Thomas Deloison stressed the importance to put in place reliable data governance to lift the barriers that prevent efficient cross-sectorial data sharing. He explained how the WBCSD is now working on setting the basis to build that system. “We will create that framework that will foster two essential values of data sharing: trust and the creation of shared value,” he said. “This framework is absolutely essential, and we need it urgently if we want to grab the opportunities that are ahead of us. In pandemic time, whether this is a health crisis or economic distress time — which we know is going to be the next challenge in the coming years — data sharing is probably our biggest lever when it comes to build back better.” 

Dr Young Tae Kim also insisted on the need to act swiftly in adapting our transport systems, and presented a new approach to post-confinement mobility that calls on public authorities to “react, reboot, rethink”, with data supporting this idea.  “Data is really important but our approach is more important. Data can be rediscovered, reinterpreted. Maybe we have too much data, too much information. Now is the time to think differently by interpreting what we already have. For example, connection was considered as a good thing so far. We tried to connect people and goods, but now we know that sometimes too much connection can create some problems because a virus can be propagated more easily. So, maybe, we need a more solid resilience system which can facilitate connection and disconnection according to the situation. With a holistic approach and new thinking, we can create new approaches to deal with data and information.”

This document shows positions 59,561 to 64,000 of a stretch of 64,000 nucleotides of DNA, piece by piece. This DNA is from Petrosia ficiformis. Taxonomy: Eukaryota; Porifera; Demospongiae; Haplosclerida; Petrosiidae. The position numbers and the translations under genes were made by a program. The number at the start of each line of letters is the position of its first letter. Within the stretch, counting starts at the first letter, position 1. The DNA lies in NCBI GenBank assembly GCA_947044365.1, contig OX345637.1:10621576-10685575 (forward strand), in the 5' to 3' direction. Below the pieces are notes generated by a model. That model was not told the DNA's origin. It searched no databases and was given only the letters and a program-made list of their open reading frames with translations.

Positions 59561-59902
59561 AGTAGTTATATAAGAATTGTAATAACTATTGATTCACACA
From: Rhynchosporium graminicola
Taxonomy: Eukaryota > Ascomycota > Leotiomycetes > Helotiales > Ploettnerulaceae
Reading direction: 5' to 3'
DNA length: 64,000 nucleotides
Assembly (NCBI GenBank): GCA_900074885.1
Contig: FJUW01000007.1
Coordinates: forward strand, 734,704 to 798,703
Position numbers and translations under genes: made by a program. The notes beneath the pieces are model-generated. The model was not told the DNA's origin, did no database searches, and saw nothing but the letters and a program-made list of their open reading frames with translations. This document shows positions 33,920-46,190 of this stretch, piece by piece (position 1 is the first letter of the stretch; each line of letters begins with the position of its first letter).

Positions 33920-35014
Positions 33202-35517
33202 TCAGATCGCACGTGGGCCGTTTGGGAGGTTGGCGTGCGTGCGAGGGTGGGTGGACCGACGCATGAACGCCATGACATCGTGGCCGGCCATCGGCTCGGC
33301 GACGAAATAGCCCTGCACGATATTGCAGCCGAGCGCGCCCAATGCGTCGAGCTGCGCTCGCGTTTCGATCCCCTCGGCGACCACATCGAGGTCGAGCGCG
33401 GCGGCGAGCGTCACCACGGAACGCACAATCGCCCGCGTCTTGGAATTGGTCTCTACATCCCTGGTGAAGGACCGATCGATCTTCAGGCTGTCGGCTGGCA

The winner of the European edition of the FIA Smart Cities Global Start-up Contest Season 4, fluctuo, an independent third-party data aggregator specialised in shared-mobility services, explained how they are adapting their offer to stay relevant in a new mobility reality. 

The ‘FIA Smart Cities eForum – Europe’ was the first conference of the entirely digital Season 4 of the initiative. Two other eForums will follow, each one with a regional focus: Asia on 23 September and the Americas on 12 November.